If you have become close with your boss and have developed a friendly relationship, it may seem fine to you to tell them about all the fun you had last night…but it’s not. If this is happening frequently and you’re coming in five minutes late here and ten minutes late there, your boss may start to question if your partying has something to do with the lateness. At the end of the day, you must remind yourself this is the person who makes the decisions about you receiving raises, promotions, and bonuses. Here are 13 things HR won’t ever tell you about keeping your job.

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“My kids are giving me a hard time”

Chances are, your boss isn’t going to be particularly emotionally invested in your kids’ tantrums. Or your recent breakup, or your infuriating dinner with your in-laws. As a general rule, your home life and your work life should stay separate. Not only are these details a little on the personal side to be sharing with your work superiors, but your boss might see it as you making excuses for not getting your work done. Of course, if you’re dealing with a major change, like a seriously ill family member, you’re well within your rights to request the time you need. But your boss shouldn’t know about every going-on of your home life. Don’t forget that your boss may well be dealing with stressful situations outside of work, too.

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“I was only ten minutes late”

Late is late! That’s ten minutes you could’ve been working, so your boss probably won’t care that it was “only ten minutes.” If your boss brings your tardiness up to you, owning up to it will come across far better than trying to make excuses. Be aware of these signs your boss secretly doesn’t like you.

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“Please don’t make me work with so-and-so”

Sure, everyone has a coworker that gets on their nerves a bit. But unless this person is creating a genuinely uncomfortable or hostile work environment for you, your boss should not be hearing about your gripes with Ken in accounting. Bad-mouthing coworkers comes across as petty and unprofessional. If you’re having trouble getting along with someone, try working it out with that person rather than blabbing behind their back. Don’t miss these 50 secrets your boss won’t tell you (but you need to know).

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“What day of the week is Fourth of July this year?”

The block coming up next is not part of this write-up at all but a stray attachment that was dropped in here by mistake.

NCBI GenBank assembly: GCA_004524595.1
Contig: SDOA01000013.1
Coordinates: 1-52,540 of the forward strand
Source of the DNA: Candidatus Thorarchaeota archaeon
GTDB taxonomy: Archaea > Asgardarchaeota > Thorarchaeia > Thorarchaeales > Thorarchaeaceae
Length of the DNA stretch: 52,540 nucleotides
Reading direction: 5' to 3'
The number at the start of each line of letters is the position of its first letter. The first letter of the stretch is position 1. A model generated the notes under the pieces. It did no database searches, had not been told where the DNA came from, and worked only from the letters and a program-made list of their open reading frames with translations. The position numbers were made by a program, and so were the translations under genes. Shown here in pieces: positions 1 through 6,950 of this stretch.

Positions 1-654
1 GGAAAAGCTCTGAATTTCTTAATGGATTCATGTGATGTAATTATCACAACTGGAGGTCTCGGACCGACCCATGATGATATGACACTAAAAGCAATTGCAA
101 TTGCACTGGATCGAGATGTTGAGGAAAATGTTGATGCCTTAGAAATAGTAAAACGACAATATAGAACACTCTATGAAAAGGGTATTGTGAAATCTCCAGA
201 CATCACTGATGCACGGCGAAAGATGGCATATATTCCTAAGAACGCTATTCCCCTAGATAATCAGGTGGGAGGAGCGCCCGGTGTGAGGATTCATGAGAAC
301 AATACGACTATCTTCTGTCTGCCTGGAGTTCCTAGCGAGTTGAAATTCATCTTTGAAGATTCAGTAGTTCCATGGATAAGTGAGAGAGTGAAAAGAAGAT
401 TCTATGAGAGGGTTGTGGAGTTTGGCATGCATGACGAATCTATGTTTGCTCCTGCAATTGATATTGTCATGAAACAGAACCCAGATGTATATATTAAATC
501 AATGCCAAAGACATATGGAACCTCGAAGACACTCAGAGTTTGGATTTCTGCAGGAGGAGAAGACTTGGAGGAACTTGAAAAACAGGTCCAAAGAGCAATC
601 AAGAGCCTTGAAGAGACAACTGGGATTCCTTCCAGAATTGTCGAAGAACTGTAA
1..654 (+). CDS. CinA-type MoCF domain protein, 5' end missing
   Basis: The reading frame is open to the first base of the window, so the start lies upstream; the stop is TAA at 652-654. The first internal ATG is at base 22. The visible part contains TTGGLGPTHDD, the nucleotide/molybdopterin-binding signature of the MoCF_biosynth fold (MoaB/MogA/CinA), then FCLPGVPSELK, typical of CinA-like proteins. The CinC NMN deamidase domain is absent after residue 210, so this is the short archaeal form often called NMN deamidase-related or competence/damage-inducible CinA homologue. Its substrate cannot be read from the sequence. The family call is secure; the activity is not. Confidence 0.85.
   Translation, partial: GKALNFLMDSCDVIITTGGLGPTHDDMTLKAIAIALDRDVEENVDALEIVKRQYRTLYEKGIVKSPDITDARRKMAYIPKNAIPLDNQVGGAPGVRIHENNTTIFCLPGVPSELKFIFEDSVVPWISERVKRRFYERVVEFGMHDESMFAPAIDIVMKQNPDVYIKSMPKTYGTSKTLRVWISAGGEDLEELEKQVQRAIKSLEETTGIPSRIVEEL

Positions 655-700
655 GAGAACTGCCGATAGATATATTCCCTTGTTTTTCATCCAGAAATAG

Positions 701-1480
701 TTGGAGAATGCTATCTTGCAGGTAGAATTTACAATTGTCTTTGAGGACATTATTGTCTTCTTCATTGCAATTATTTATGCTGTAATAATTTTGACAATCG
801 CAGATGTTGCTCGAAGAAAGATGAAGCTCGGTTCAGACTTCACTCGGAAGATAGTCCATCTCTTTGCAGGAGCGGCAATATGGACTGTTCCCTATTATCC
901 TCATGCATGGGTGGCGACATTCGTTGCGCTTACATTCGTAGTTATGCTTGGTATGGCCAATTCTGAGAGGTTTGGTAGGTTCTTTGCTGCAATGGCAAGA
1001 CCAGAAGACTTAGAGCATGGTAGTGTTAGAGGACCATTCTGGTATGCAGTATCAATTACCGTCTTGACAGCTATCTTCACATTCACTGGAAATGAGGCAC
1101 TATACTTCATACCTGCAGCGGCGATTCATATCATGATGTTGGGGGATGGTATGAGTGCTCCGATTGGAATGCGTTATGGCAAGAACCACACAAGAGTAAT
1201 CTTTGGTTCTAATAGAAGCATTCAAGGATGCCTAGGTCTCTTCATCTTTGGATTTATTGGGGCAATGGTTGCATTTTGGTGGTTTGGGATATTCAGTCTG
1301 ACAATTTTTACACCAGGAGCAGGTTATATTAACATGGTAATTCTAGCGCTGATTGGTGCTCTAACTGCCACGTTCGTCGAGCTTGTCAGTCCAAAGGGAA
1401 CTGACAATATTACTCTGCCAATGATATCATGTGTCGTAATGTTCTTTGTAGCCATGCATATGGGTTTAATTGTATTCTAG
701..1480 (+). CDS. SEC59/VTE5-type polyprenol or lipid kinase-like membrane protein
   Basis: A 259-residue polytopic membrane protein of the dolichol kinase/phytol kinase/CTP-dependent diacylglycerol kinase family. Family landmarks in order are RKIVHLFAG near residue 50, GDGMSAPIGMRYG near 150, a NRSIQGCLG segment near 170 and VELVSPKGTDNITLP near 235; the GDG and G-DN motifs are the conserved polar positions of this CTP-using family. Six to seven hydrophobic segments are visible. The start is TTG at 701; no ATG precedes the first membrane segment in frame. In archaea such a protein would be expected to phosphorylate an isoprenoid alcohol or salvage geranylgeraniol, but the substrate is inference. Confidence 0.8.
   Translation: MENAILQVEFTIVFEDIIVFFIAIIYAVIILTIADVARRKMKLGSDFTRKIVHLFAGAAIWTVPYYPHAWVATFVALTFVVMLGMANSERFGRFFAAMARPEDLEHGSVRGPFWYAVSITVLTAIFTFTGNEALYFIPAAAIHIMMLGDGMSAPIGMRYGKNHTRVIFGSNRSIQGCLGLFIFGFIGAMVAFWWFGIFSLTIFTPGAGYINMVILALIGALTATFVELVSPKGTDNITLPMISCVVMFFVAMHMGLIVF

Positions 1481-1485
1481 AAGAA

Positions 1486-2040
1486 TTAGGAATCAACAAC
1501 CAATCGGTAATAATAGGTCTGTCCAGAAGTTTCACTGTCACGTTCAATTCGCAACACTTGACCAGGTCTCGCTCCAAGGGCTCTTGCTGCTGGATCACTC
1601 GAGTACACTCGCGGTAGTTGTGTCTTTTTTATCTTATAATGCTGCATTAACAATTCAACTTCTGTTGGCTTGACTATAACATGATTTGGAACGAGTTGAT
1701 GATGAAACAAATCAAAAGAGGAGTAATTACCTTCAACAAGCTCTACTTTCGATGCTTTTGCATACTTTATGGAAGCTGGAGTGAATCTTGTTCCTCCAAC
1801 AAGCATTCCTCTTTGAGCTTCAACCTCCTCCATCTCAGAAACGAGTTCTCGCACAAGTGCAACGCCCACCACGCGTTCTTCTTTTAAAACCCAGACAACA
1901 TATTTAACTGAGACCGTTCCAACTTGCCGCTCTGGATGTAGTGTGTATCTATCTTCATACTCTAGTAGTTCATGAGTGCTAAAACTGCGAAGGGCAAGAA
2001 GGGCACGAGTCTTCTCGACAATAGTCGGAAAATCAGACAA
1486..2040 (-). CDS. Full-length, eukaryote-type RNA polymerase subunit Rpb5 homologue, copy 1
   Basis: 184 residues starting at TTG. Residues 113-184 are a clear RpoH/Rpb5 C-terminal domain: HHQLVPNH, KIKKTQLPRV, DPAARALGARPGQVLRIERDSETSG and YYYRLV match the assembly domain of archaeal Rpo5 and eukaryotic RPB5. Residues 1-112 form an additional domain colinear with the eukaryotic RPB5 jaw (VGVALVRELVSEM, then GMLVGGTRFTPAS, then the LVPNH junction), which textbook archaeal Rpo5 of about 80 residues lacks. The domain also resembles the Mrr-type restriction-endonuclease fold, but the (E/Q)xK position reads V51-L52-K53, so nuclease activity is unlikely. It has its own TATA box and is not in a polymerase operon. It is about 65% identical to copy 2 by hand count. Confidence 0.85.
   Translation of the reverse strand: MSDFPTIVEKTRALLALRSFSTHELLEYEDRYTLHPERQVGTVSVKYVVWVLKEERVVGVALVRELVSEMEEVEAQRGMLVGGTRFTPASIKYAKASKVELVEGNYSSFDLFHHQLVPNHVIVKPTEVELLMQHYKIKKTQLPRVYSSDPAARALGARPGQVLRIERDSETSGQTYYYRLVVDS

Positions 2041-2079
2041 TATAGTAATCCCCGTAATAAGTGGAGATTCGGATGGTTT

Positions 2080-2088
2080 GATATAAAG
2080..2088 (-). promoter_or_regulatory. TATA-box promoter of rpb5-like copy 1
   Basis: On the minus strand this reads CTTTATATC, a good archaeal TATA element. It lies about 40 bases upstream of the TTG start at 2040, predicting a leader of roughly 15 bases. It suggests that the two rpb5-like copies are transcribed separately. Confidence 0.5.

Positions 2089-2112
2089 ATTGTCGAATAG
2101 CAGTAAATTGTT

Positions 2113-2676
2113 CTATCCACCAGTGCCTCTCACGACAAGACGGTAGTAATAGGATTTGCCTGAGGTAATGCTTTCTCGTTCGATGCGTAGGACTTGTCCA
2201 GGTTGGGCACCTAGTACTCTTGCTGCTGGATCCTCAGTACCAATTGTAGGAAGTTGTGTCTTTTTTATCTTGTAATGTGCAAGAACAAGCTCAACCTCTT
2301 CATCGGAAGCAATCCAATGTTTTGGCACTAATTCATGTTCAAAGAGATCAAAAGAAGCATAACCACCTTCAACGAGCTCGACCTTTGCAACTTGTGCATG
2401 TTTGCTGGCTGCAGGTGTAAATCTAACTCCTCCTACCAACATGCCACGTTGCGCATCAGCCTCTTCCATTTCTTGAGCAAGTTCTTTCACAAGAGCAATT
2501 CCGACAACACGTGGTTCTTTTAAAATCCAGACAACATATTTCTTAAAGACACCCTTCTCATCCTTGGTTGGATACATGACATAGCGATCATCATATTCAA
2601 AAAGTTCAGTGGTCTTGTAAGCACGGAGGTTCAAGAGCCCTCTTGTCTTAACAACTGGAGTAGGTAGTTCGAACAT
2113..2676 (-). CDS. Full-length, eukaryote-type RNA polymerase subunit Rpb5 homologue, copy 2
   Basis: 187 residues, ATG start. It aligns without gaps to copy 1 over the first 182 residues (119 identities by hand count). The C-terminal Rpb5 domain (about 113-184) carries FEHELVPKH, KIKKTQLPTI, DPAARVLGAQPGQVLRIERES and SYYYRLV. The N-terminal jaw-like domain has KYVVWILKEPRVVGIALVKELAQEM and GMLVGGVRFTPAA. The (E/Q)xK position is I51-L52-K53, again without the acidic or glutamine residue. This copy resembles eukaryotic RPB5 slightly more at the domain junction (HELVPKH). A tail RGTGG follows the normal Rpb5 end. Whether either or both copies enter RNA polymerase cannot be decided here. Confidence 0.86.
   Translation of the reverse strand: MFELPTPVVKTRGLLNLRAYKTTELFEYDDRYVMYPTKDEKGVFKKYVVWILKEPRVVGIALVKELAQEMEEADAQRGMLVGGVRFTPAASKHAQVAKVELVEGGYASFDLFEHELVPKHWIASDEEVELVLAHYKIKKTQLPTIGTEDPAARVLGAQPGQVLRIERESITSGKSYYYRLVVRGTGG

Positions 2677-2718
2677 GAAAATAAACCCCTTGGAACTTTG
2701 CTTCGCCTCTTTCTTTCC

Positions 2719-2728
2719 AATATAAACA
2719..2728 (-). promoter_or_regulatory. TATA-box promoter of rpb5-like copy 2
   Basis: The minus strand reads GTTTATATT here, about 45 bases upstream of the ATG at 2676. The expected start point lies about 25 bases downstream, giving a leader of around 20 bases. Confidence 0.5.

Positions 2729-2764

Any question that you can find the answer to by typing into Google, flipping through information you received on your first day of work, or even just putting on your thinking cap should not be posed to your boss. Don’t waste their time with questions that they specifically don’t need to answer. If you ask basic questions like these, your boss might think you’re lazy—or worse, if the question is directly work-related, that you weren’t paying attention in training.

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“Do you check our Internet history?”

This one’s a no-brainer. Talk about a great way to clue your boss in that you’re using your work computer for non-work-related, and potentially firing-worthy, things. And, that being said, it’s probably best to avoid actions that would make it necessary for you to even ask this question. Here are some more things you should never, ever say at work.

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“That’s not in my job description”

To your boss, this makes you sound picky and unwilling to take on any new tasks. Jobs evolve and change, and if your boss assigns you a project that seems a little outside your comfort zone, that’s most likely because they trust you to do it. Respond with “that’s not part of my job,” though, and your boss will probably look elsewhere for the next exciting new project or opportunity. And, of course, avoid the even worse offender: “I don’t get paid enough to do that.” That just sounds snooty. The potential exception, though, is if you actually think your boss made a mistake in assigning you a project that you think would be much better suited to someone else. In that case, feel free to bring it up, in a respectful, professional way. Next, learn the secret signs you might be about to get fired.